USC was able to walk away with an “upset” win over San Jose State, although the Stanford buzz saw proved to be too much once again in the next round. Washington’s upset win over Kansas State set up a wonderful 2011 Alamo Bowl rematch against Baylor, and the outcome was the same. Also, rest in peace, Alamo Bowl scoreboard.

    Baylor will meet up with Stanford in the “Seriously, two teams couldn’t be any different” Bowl, with a spot in the Elite Eight up for grabs.

East Region

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    Oh, let the Mark Richt-hot seat talks continue for the 133rd consecutive season.

    You’re never quite sure how these brackets will shake out, but UGA losing to the No. 15 seed Virginia Tech (playing the role of Florida Gulf Coast, which is indeed a real place) is the biggest upset of them all. We can only assume there was a blocked punt involved, perhaps a kick return or three, and "Beamer Ball" returned to form.

    The Hokies then took out Wisconsin, which sets up an all-ACC affair against Florida State. The Seminoles took down West Virginia, followed by the No. 11 seed UNC, who upset Michigan in Round 1 to get there.

    On the top half of the region, we have ourselves a doozy in Round 3. Yes, we’re calling it Round e because our play-in games don’t exist and calling these play-in games “Round 1” should be outlawed and come with jail time.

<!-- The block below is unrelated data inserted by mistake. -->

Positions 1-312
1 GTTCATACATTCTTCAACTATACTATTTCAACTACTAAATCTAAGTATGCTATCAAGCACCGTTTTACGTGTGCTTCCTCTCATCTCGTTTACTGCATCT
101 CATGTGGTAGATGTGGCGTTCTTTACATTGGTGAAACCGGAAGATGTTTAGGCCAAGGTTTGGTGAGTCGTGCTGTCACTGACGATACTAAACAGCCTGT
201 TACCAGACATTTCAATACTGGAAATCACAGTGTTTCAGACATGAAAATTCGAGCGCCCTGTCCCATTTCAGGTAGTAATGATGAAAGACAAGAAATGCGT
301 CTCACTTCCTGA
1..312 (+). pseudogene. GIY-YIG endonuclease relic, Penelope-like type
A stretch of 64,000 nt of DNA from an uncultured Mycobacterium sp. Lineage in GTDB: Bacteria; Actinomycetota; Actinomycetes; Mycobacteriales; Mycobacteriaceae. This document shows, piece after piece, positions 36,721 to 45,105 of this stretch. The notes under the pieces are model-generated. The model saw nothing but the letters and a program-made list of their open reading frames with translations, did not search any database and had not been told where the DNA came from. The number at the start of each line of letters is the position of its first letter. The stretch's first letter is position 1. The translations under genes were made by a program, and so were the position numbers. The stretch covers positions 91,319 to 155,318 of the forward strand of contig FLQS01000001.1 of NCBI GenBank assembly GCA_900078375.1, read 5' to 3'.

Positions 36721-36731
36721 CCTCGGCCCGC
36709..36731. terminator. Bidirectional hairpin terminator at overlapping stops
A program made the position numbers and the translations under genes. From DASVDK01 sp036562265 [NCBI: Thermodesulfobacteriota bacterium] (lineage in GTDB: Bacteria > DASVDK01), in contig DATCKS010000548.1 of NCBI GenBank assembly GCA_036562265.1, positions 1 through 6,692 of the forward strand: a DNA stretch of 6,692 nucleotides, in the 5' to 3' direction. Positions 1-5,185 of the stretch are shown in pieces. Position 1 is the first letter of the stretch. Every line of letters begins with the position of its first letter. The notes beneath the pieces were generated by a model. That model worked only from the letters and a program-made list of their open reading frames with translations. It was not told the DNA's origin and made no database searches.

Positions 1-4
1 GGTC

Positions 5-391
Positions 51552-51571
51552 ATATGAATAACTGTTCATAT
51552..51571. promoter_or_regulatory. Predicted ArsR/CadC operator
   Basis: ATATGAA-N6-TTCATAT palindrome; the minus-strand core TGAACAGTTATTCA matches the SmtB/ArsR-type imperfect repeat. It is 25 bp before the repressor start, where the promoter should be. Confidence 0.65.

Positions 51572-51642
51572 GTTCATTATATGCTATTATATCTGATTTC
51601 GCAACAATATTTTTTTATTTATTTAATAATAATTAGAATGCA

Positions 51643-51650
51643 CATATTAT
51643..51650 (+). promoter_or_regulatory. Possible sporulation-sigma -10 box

Ohio State and LSU make up perhaps the finest showdown thus far,. Both cruised against opponents early on in games. A good ol’ fashion Urban Meyer-Les Miles coaching tussle is just fine in my book, and I’ve already bought a hypothetical keg of cheap beer in anticipation.

Midwest Region

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    If you’re looking for firepower, the four teams remaining in the Midwest portion of the bracket will gladly be your Huckleberry.

    Notre Dame bounced back from the Alabama demolition and took out both NC State and Syracuse to move on. Brian Kelly will have his work cut out for him, however, as Teddy Bridgewater is on deck. Louisville is far from a pushover in this game.

    On the bottom half, I hope you like points and carnage. Probably mostly carnage.

    After beating Northern Illinois, Clemson will try to upset Texas A&M in a game that will probably take 7.5 hours and cause multiple defensive coordinators to suffer multiple anxiety attacks. Seriously, we’ll just set the over/under at “ALL” and please don’t bet the under.

    Texas A&M took out both Bowling Green and Nebraska to get there, and Johnny Manziel’s combined hypothetical stat line from those two games was 599 yards passing, 367 yards rushing and 11 touchdowns.

    I should have made those numbers more ridiculous, because that could have very well come against that Nebraska defense alone.

    The Elite Eight and Final “Football” Four are still to come. I assume the hypothetical suspense is already killing you.